Railtrack, Lloyds of London Web hacker explains motives

Credit card numbers not safe for e-commerce, he warns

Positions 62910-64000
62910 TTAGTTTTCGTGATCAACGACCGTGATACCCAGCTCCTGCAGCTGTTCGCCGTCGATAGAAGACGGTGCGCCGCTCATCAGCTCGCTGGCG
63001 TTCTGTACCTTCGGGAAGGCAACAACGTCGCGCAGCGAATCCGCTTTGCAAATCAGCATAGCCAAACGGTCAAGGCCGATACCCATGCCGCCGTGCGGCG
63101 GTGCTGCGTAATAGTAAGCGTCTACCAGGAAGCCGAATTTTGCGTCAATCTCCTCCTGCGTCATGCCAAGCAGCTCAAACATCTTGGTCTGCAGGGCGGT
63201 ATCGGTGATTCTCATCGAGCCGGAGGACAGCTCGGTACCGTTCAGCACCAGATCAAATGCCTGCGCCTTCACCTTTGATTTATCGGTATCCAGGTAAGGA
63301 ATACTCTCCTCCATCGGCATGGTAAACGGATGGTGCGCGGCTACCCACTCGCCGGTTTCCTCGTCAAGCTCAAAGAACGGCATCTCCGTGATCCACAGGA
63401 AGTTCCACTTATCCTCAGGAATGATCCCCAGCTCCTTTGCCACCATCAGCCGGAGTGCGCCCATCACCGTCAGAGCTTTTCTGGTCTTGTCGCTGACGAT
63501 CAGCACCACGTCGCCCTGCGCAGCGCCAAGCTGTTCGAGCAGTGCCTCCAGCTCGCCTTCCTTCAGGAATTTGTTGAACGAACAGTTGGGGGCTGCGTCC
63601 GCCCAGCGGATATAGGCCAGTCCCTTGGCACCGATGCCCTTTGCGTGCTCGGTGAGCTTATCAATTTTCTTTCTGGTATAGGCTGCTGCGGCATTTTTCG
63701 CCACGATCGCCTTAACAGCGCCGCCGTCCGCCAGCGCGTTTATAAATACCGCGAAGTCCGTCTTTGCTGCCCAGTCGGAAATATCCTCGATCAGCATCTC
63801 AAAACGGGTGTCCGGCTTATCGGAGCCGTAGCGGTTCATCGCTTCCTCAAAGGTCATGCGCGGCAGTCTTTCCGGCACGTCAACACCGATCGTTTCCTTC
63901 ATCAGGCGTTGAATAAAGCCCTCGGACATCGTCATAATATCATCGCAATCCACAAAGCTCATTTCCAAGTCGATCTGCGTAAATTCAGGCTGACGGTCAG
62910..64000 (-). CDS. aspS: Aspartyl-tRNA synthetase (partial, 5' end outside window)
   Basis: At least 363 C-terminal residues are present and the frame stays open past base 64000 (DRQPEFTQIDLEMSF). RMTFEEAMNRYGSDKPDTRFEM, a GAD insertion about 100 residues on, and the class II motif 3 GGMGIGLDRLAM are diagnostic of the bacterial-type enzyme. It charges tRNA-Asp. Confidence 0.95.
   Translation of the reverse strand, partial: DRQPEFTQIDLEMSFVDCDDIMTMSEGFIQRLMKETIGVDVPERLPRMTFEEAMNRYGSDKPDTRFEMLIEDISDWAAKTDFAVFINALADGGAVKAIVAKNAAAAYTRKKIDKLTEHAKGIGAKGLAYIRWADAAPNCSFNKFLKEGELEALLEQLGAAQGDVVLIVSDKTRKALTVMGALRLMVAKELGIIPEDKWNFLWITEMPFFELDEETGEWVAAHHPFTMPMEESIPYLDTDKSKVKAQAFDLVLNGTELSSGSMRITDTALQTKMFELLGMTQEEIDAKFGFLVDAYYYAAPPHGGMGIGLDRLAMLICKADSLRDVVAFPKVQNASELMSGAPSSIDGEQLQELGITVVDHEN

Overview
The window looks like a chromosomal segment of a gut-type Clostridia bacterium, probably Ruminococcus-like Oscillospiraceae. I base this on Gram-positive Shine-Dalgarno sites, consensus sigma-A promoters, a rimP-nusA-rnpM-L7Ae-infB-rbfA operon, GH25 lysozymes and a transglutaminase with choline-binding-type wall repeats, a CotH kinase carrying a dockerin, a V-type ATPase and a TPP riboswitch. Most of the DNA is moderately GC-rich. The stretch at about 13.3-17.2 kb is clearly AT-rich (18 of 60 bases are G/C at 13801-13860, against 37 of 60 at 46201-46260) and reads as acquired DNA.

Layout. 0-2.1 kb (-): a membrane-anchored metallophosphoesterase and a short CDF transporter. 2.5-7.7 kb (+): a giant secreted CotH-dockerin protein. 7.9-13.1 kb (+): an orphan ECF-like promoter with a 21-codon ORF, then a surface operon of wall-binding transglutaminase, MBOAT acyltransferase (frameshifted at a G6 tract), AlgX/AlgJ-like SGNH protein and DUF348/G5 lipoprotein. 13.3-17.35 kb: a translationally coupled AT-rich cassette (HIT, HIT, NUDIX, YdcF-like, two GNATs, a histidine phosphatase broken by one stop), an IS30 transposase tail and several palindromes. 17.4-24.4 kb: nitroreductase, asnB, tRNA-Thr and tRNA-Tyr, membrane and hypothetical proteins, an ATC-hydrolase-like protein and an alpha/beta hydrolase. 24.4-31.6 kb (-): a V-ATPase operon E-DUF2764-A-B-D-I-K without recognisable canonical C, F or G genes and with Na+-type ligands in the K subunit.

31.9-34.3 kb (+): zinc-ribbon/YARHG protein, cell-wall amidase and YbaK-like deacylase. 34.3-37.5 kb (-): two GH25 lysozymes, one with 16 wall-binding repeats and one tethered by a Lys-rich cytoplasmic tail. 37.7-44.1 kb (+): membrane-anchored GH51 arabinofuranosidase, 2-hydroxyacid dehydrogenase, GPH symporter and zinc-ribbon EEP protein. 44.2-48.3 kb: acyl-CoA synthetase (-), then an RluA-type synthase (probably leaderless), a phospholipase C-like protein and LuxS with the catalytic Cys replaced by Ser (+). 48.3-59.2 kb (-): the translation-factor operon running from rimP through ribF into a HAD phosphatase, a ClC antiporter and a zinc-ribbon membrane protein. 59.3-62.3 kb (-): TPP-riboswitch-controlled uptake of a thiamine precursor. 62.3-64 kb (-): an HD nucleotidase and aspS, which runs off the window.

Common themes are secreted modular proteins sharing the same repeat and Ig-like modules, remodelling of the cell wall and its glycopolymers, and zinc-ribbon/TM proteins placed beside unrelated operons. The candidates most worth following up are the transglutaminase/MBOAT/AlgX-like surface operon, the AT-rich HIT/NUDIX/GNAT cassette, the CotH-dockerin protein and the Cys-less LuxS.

Interview A member of a group which hacked into the Lloyds of London web site twice in one day has explained his intent in an exclusive interview with The Register. Over the New Year, Lloyds and a number of other sites including Railtrack UK, Eidos, and the Electronic Frontier Foundation (EFF) suffered attacks to their sites from groups appearing to act in concert. The hacker, who calls himself MisterX, also claims, in the interview below, that credit card transactions across the Internet are unsafe, and that he and his group have methods for hoovering up confidential data from Web sites. Q Hackers are generally described in the press as malicious or mischievous. Is there any serious intent to this activity, is it an intellectual exercise or is it just done for "fun" or to see if it can be done? ASome people do it for intellectual challenge, others do it with malicious intent. Some do it for fame amongst the hacker community, but all they get is disrespect. My hacks were to prove a point, which I think they have done. Many large UK organisations need to revise their security strategies, or lack of them. I defaced web sites to prove this point, but I could have easily got access to other systems and caused alot of damage. I am trying to make the community, in general, aware of the threats of cyber terrorism, and how real they are. Q What are the lessons large businesses should learn from their apparent inability to protect themselves against hacking? A They could have protected themselves from the attacks I used on them if only they had kept up to date on the latest computer security developments. Q Is there a worldwide network of people who share ideas and collectively hack sites, or is it more like small groups who have little contact with each other? A There is an underground scene, which shares files unreleased to the public. [These are] files on the latest security developments hot off the press, way before the public even knows these holes exist. But good morals normally lead them into the open. As for web site defacement it is generally small groups that do this, trying to compete against each other, and these groups are not very well respected within the mainstream community. Q Are the legal penalties against hacking that many governments have instituted any deterrent at all? Are the legal penalties too heavy handed? A Some governments have ridiculous penalties, as in the case of two Chinese hackers who stole a measly amount from a bank and were sentenced to death. The UK is more lax on the law in this respect :) I would just like to delve slightly into e-commerce. I warn the public about the drastic dangers of shopping online. I, personally, could break into a number of highly used e-commerce sites and steal the credit card numbers of every customer that ever shopped there. The head of Novell that shopped online and had his credit card number snarfed, said it was due to cookies. Well, the truth is someone most probably broke into one of the sites he used it on and his wasn't the only card abused, yet the site probably would not have even know the attack had taken place, and could still be taking place. Shopping online is not safe at the moment, despite what the big companies say, and which are just trying endlessly to grab your money, and see as the Internet as just another means of doing so. They tell you that they care about your security, OK, I grant them that, maybe they do. It is not in their hands though. As I mentioned earlier, hackers have resources unavailable to the general public, meaning a system administrator may think his site is secure, but, some one some where has a method of breaking in. ® Lloyds of London, Met Office follow Railtrack UK in hack attack